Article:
Northern Ballet has taken over Sadler’s Wells this week and open with a bodice-ripper of a narrative ballet by artistic director David Nixon. Created in 2004, this production of Dangerous Liaisons is in many ways God’s gift of a ballet for Covid times – it has a minimal cast of nine (plus two walk-on roles) and minimal sets. Because of the well-known film it’s a title that has huge resonance, if the story itself is very dense in detail, and in seeking to tell it pretty fully the never-ending parade of duets can give indigestion.
Dangerous Liaisons is set in pre-revolutionary France and tells the story of two aristocrats who, with no other cares in the world, plot and scheme the manipulation and sexual corruption of others. The manipulative man is the Vicomte de Valmont and the manipulative woman the Marquise de Merteuil, and in modern parlance, they might both be thought psychopaths and he perhaps a sex addict. Read the full story, and about other characters, here .
Dangerous Liaisons is in part a psychological thriller, dark and mysterious, but sadly that doesn’t really come over in the telling we saw. The music doesn’t help; a lot of Vivaldi Four Seasons which rather lacks the gravitas to match the action. The music is largely pleasant, but the story is not. The action itself is for the most part composed of duets and a few larger interactions, all in terrific period costumes (by Nixon). But it is played out against a minimalistic set that doesn’t change throughout the two acts, other than 5 chandeliers ineffectually changing height to signify different scenes. You keep thinking that there will be a major ballroom scene around the corner to add some different visual punch (and possibly fit the music better) but nothing comes. The pas de deux, like the music, are largely pleasant and athletic, with women’s legs often scything the air way above heads, or wrapped around their man. But for the most part, the duets felt somewhat superficial, rather than mining a deeper level of murky emotion (and sex!).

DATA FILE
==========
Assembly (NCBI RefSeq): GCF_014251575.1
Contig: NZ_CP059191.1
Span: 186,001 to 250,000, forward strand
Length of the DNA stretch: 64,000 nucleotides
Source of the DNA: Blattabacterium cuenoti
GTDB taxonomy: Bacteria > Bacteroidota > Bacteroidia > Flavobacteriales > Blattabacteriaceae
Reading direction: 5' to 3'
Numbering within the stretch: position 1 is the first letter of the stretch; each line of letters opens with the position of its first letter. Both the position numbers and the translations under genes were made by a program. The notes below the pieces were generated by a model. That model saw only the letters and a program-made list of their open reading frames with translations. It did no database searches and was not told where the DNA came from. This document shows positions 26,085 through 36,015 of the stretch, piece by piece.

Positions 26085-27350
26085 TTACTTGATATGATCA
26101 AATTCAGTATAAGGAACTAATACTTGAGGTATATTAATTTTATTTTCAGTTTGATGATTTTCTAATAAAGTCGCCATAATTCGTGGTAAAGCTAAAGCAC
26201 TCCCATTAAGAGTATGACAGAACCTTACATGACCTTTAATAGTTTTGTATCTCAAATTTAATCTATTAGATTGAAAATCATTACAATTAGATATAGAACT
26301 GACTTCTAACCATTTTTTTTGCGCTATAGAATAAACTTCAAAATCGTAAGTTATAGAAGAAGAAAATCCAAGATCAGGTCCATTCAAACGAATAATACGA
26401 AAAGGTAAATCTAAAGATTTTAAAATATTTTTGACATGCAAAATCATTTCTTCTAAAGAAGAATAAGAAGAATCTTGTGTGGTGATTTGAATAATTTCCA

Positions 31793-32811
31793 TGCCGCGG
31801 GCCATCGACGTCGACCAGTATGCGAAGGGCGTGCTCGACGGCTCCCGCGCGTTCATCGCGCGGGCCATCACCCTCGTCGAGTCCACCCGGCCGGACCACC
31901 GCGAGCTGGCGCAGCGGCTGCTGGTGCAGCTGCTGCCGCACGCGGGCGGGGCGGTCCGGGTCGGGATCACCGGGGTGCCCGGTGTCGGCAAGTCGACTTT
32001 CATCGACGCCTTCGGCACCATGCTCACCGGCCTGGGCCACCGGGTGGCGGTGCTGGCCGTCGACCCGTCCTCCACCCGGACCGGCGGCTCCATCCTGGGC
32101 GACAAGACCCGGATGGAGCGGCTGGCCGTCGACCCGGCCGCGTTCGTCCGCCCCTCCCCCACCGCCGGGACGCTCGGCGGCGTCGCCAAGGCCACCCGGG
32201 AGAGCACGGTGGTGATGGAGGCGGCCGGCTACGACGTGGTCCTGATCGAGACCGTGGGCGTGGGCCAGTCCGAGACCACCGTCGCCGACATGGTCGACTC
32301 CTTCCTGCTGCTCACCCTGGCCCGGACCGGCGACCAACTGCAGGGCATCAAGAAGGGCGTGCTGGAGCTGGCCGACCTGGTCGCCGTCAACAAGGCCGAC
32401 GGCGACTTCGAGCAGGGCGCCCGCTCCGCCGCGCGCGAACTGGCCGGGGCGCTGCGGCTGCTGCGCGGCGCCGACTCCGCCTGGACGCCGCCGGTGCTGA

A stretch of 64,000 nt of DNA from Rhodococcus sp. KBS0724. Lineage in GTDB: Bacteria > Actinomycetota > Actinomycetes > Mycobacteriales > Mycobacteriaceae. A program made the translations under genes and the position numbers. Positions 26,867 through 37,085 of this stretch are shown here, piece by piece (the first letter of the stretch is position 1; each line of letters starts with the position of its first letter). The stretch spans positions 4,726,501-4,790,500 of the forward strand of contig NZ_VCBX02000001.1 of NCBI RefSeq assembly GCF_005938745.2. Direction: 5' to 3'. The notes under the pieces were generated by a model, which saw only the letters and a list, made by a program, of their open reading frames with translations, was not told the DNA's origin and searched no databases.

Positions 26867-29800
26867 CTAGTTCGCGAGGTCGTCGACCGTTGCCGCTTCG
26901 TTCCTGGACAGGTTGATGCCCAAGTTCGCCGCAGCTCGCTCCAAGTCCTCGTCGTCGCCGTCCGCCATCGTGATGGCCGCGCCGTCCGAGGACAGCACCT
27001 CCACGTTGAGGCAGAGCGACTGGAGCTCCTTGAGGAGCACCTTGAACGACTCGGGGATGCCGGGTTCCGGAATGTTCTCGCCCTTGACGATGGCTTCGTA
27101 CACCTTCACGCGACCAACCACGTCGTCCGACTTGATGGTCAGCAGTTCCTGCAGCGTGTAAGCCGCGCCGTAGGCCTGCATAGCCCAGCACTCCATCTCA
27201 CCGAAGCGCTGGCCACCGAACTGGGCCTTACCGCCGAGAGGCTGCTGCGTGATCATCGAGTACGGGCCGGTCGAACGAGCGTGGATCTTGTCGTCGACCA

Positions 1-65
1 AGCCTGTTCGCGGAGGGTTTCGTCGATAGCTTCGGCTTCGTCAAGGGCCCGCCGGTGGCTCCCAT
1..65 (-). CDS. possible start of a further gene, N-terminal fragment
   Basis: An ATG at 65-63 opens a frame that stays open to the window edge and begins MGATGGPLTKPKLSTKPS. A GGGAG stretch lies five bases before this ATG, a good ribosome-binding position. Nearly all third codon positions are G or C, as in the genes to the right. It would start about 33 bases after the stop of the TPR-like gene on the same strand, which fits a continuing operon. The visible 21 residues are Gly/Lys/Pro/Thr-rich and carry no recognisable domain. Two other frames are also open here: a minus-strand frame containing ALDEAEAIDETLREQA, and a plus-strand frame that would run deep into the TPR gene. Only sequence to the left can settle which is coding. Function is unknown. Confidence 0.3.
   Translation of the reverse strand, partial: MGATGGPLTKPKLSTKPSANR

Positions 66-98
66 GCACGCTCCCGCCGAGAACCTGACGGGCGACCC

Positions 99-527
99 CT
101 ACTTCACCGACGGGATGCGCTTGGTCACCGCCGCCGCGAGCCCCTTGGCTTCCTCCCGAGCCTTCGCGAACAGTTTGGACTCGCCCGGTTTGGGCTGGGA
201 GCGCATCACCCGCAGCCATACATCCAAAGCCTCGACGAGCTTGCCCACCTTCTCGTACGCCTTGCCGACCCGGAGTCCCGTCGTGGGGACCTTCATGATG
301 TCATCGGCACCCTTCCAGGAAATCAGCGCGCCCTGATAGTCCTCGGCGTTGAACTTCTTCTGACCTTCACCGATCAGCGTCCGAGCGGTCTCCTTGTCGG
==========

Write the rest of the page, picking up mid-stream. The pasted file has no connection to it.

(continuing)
Normally Northern Ballet act their socks off in bringing a plot to life, but on this occasion it wasn’t always so believable. Two subsidiary roles hit home with Antoinette Brooks-Daw’s Madame de Tourvel showing a heartbreaking fortitude and collapse into love and despair, and Rachael Gillespie’s Cecile Volanges as an effervescent and naïve teenager. Both totally believable. Soloist Joseph Taylor got the lead role of Valmont and rather came over as a caricature villain who wanted lots of sex – it didn’t seem to channel the dark and complex side. Hopefully, it will develop. With one half of the central duo not fully connecting, I think it was not so easy for Abigail Prudames’ Marquise de Merteuil to shine although she does take more command as the night progresses.
All up it feels like a dangerous story is just not told in a particularly dangerous or surprising way. It’s recently been announced that David Nixon, after 20 years at the top of the company, is standing down as artistic director. He’s achieved an awful lot in that time and some of his numerous other ballets will be bound to tour post-Covid and act as a far more fitting way to remember his contribution to one of the country’s strongest touring troupes.